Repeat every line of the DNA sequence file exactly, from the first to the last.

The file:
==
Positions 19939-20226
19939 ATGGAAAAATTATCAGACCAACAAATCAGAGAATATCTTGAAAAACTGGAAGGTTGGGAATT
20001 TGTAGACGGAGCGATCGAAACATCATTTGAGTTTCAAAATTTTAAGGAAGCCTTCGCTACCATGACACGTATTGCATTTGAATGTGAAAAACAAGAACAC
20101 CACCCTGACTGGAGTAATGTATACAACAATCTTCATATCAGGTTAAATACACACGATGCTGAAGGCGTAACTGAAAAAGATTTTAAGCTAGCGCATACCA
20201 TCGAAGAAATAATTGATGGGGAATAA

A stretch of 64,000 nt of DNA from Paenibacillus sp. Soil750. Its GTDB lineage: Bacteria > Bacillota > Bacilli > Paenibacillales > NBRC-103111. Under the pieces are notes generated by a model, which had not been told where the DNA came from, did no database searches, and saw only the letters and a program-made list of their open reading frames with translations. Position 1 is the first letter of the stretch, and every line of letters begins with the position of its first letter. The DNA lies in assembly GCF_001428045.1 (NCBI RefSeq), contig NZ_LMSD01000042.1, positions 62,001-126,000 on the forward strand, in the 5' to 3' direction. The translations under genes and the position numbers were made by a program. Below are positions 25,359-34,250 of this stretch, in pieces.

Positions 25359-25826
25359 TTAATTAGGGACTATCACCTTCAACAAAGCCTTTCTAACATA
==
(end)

Positions 19939-20226
19939 ATGGAAAAATTATCAGACCAACAAATCAGAGAATATCTTGAAAAACTGGAAGGTTGGGAATT
20001 TGTAGACGGAGCGATCGAAACATCATTTGAGTTTCAAAATTTTAAGGAAGCCTTCGCTACCATGACACGTATTGCATTTGAATGTGAAAAACAAGAACAC
20101 CACCCTGACTGGAGTAATGTATACAACAATCTTCATATCAGGTTAAATACACACGATGCTGAAGGCGTAACTGAAAAAGATTTTAAGCTAGCGCATACCA
20201 TCGAAGAAATAATTGATGGGGAATAA

A stretch of 64,000 nt of DNA from Paenibacillus sp. Soil750. Its GTDB lineage: Bacteria > Bacillota > Bacilli > Paenibacillales > NBRC-103111. Under the pieces are notes generated by a model, which had not been told where the DNA came from, did no database searches, and saw only the letters and a program-made list of their open reading frames with translations. Position 1 is the first letter of the stretch, and every line of letters begins with the position of its first letter. The DNA lies in assembly GCF_001428045.1 (NCBI RefSeq), contig NZ_LMSD01000042.1, positions 62,001-126,000 on the forward strand, in the 5' to 3' direction. The translations under genes and the position numbers were made by a program. Below are positions 25,359-34,250 of this stretch, in pieces.

Positions 25359-25826
25359 TTAATTAGGGACTATCACCTTCAACAAAGCCTTTCTAACATA